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Références

1   John R Lucas is a philosopher and fellow of Merton College, Oxford; Michael R Griffiths is a partner in Towers Perrin Tillinghast (business consultants). Their book Ethical Economics is accessible free (in preliminary draft form) at http://users.ox.ac.uk/~jrlucas/ethecon/   

2   Milton and Rose Friedman, Free to Choose (Harcourt Bruce Jovanovitch, San Diego, 1980)

3   Robert Nozick, Anarchy, State and Utopia (Blackwell, Oxford, 1974), chap. 7

4   Amartya Sen, Inequality Reexamined (Harvard !university Press, 1992), introduction. Sen, born in India in 1933, is professor of economics and philosophy at Harvard, former Master of Trinity College, Cambridge, and winner of the Nobel economics prize in 1998.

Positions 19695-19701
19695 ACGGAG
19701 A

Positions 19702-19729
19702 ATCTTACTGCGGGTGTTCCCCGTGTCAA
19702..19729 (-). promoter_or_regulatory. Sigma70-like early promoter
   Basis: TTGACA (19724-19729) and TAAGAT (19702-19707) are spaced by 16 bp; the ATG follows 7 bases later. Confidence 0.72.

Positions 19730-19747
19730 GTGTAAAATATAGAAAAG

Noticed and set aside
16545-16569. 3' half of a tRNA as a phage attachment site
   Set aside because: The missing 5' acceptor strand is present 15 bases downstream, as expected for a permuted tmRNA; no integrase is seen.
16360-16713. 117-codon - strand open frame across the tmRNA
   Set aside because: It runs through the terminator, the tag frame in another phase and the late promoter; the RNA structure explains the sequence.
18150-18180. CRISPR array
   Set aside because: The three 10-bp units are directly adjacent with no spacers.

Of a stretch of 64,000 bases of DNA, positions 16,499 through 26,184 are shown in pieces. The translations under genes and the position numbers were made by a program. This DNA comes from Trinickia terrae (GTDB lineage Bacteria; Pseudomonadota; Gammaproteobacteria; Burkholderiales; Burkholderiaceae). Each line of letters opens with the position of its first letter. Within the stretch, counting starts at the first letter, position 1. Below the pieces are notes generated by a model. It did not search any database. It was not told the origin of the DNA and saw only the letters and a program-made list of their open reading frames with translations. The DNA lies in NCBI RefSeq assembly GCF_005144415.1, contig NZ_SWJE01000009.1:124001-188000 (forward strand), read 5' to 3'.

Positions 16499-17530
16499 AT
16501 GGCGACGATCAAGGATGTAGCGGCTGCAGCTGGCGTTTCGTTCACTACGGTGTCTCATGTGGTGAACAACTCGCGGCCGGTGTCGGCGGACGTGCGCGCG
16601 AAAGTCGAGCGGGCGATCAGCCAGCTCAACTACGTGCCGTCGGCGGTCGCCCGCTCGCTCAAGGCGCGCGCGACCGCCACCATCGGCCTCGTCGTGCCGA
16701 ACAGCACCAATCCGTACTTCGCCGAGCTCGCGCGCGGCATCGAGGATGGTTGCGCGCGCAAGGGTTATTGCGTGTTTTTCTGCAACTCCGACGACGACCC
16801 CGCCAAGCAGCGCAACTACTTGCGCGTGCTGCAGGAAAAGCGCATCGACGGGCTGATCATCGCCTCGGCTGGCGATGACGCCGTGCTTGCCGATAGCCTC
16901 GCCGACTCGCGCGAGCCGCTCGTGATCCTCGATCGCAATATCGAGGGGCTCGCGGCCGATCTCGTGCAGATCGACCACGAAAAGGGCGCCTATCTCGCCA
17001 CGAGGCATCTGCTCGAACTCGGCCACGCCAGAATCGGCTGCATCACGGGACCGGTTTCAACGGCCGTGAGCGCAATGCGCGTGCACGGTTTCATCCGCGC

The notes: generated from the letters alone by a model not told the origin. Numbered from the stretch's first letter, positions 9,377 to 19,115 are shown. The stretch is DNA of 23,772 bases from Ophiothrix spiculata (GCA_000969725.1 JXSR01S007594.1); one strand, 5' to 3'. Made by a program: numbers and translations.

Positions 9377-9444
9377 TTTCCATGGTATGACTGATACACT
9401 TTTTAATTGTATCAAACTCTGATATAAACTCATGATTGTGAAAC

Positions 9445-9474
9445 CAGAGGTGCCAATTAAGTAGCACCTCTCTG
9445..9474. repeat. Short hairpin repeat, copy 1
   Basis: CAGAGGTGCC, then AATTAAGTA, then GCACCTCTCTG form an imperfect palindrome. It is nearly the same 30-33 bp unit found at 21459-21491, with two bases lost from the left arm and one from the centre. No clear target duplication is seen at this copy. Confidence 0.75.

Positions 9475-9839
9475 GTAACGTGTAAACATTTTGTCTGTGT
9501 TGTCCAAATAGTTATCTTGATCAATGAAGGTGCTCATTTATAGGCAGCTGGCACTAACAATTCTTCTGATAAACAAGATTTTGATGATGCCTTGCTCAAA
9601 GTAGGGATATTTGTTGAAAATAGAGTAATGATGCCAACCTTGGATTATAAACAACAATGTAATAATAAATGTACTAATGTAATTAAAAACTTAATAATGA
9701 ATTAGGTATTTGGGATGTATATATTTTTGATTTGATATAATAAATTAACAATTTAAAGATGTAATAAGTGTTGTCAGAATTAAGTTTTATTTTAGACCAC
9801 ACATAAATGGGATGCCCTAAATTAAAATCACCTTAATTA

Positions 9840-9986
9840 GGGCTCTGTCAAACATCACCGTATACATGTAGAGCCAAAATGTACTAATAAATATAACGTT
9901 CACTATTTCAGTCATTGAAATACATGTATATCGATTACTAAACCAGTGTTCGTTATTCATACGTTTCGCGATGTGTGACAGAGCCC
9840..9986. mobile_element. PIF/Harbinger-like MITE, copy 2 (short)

5   Sen, On Economic Inequality (Clarendon Press, Oxford, 1973), chap. 1

6   Ibid.

7   Ludwig von Mises, Human Action (Hodge, London, 1949), chap. 7, sect. 3

8    Friedrich von Hayek, The Mirage of Social Justice (vol. II of Law, Legislation and Liberty) (Routledge & Kegan Paul, London, 1976), chap. 10

9    Ibid., chap. 11

10    Hayek, The Constitution of Liberty (Routledge & Kegan Paul, London, 1960), chap. 6

11    Lionel Robbins, An Essay on the Nature and Significance of Economic Science (Macmillan, London, 1932), chap. 6